Hospital reduces neonatal fatalities by 50%

By Kim Smiley

Infant mortality rate is often used as an indication of a nation’s health and social condition.  When reviewing the data for different countries, it becomes obvious that for a wealthy, developed country, the United States has a high infant mortality rate. According to the CIA World Factbook, the US infant mortality rate is 6.2 deaths per 1,000 births, which is nearly twice that of France, Italy and Spain. Additionally, the US ranked 60 for maternal deaths in a study for the Institute for Health Metrics and Evaluation.

The good news is that healthcare providers are working to improve care and help reduce preventable injuries and deaths during childbirth.  Obviously, access to prenatal care, overall health of the mother and other factors play a role in birth outcomes, but some relatively simple solutions targeting labor and delivery care have proven to dramatically increase birth outcomes.  A new report “Solutions in Sight” by the nonprofit Public Citizen lists some of the successes in improving birth outcomes.

One particularly impressive case is that of Ascensions Health, which reduced its neonatal fatality rate by 50% across its 43 hospitals by implementing relatively cheap, common-sense solutions.  Ascension did a number of things to help improve birth outcomes such as improving training and communications.  Drills were done to practice how staff should respond in a variety of emergency situations to help medical personnel identify and quickly respond to potentially dangerous scenarios.  There was also focus on communication between personnel to help ensure there were no misunderstandings in high pressure situations and to encourage all staff members to speak up if they perceived a dangerous situation.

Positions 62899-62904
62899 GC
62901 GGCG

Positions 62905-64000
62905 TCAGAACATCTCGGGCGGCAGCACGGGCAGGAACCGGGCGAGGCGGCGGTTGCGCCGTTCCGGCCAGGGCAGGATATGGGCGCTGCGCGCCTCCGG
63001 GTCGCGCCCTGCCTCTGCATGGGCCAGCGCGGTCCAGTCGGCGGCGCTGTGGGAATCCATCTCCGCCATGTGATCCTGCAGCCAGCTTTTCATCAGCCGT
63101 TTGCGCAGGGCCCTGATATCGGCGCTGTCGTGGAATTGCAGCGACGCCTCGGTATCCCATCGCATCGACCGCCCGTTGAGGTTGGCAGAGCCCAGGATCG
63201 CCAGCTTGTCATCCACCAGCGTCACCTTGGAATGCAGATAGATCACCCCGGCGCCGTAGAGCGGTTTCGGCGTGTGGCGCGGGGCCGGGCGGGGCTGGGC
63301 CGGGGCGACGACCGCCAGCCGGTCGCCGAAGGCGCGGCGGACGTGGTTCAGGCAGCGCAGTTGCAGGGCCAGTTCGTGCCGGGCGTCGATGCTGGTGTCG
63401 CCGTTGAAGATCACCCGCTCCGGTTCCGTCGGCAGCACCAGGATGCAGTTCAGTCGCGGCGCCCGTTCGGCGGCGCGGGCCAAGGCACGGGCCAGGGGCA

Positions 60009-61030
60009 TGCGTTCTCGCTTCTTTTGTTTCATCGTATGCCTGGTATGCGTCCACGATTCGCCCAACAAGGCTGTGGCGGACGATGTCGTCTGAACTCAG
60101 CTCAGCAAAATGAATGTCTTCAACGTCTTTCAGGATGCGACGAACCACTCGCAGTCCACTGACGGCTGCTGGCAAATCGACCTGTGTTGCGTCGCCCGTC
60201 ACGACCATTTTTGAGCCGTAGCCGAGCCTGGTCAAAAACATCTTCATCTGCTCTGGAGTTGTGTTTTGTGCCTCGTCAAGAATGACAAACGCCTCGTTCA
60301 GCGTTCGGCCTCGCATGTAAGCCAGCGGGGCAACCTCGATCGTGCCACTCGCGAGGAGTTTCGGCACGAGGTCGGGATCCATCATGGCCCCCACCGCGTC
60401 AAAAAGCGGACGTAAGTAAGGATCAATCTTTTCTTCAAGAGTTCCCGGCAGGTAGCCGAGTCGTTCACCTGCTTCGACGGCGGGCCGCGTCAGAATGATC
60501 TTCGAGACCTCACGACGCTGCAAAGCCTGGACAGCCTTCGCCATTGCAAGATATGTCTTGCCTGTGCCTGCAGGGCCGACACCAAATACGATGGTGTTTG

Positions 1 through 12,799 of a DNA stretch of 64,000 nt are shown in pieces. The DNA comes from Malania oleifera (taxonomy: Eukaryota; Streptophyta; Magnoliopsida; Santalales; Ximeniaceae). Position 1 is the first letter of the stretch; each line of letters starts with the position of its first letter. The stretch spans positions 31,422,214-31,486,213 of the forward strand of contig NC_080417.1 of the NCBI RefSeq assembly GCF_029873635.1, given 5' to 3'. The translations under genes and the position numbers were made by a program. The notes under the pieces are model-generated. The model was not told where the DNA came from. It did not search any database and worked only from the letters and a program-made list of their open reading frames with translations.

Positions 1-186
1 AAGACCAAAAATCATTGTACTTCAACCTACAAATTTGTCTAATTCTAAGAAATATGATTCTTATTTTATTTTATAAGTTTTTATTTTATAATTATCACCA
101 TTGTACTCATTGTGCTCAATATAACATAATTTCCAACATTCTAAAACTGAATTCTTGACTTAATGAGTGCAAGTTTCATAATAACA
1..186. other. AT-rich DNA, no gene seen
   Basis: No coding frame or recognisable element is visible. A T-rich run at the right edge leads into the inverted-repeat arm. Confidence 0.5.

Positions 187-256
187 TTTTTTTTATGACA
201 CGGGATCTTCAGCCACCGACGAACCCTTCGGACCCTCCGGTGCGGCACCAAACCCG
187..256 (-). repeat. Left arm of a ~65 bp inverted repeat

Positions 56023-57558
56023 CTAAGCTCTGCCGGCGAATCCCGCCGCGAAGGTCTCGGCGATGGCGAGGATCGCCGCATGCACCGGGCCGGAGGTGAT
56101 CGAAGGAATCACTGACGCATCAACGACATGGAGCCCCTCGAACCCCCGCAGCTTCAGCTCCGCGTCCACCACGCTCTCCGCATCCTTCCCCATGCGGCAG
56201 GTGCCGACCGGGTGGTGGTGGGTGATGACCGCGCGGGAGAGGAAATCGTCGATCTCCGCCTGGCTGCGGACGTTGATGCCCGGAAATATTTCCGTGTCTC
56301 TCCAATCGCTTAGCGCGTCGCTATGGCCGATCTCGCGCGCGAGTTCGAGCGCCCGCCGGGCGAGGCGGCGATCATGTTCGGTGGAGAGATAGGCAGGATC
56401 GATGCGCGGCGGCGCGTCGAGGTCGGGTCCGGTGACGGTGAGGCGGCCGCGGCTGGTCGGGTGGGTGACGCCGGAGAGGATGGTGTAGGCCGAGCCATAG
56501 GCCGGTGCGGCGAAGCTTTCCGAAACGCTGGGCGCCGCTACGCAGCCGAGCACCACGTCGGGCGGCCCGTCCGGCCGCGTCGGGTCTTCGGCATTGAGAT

Additionally, they worked to develop “bundles” of services, which are packages of procedures that have been shown to produce the best results.  Bundles are essentially guidelines for how staff should respond in a variety of situations.  There was also an emphasis on reducing C-section deliveries that weren’t medically necessary because these types of births are associated with a higher rate of complications. None of these solutions were earth-shattering, but they have proven effective when consistently implemented.

In additional to the clear benefit of saving lives and reducing the number of potentially life-long injuries, improving birth outcomes has economic benefits.  Better birth outcomes reduce the likelihood of expensive lawsuits. This example is a classic win-win where doing the right thing actually saves money in the long run as well.

Many of us do not spend our days delivering babies, but this example has many lessons that can be applied across industries.  Learning how to provide effective, realistic training can dramatically improve performance.  Empowering employees at all levels to speak up when something doesn’t look right can save lives, whether it’s in a factory or a hospital.  Formally documenting and using best practices so employees can benefit from others’ experience can streamline many processes and reduce preventable errors.  Sometimes the simple solutions really are the most effective.

Typically, a Cause Map is built when something has gone wrong, but it can also be used as a proactive tool to help understand why something has gone right.  To view a high level Cause Map of this example, click on “Download PDF” above.  Another example of a proactive, positive Cause Map is the Miracle on the Hudson, where all passengers survived a plane landing on a river.